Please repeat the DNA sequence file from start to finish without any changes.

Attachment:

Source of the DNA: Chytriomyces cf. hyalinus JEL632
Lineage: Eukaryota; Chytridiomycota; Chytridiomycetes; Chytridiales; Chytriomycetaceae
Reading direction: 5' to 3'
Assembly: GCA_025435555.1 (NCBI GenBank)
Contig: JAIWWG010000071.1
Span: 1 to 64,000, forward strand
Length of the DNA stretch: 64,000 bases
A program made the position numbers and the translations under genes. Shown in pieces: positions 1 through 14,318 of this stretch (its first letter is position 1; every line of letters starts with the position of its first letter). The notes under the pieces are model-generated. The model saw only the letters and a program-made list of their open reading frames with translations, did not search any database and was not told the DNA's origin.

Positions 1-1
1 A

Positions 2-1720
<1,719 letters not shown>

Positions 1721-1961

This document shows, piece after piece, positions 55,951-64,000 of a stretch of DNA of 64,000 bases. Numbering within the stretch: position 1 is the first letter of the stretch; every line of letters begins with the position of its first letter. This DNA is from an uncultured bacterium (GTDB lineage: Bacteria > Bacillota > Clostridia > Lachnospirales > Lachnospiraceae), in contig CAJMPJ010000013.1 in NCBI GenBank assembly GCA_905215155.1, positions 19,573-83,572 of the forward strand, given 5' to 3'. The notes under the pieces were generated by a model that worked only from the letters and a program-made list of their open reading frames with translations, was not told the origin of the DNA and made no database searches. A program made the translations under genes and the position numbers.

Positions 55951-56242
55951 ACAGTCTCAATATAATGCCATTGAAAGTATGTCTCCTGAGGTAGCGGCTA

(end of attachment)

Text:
Source of the DNA: Chytriomyces cf. hyalinus JEL632
Lineage: Eukaryota; Chytridiomycota; Chytridiomycetes; Chytridiales; Chytriomycetaceae
Reading direction: 5' to 3'
Assembly: GCA_025435555.1 (NCBI GenBank)
Contig: JAIWWG010000071.1
Span: 1 to 64,000, forward strand
Length of the DNA stretch: 64,000 bases
A program made the position numbers and the translations under genes. Shown in pieces: positions 1 through 14,318 of this stretch (its first letter is position 1; every line of letters starts with the position of its first letter). The notes under the pieces are model-generated. The model saw only the letters and a program-made list of their open reading frames with translations, did not search any database and was not told the DNA's origin.

Positions 1-1
1 A

Positions 2-1720
<1,719 letters not shown>

Positions 1721-1961

This document shows, piece after piece, positions 55,951-64,000 of a stretch of DNA of 64,000 bases. Numbering within the stretch: position 1 is the first letter of the stretch; every line of letters begins with the position of its first letter. This DNA is from an uncultured bacterium (GTDB lineage: Bacteria > Bacillota > Clostridia > Lachnospirales > Lachnospiraceae), in contig CAJMPJ010000013.1 in NCBI GenBank assembly GCA_905215155.1, positions 19,573-83,572 of the forward strand, given 5' to 3'. The notes under the pieces were generated by a model that worked only from the letters and a program-made list of their open reading frames with translations, was not told the origin of the DNA and made no database searches. A program made the translations under genes and the position numbers.

Positions 55951-56242
55951 ACAGTCTCAATATAATGCCATTGAAAGTATGTCTCCTGAGGTAGCGGCTA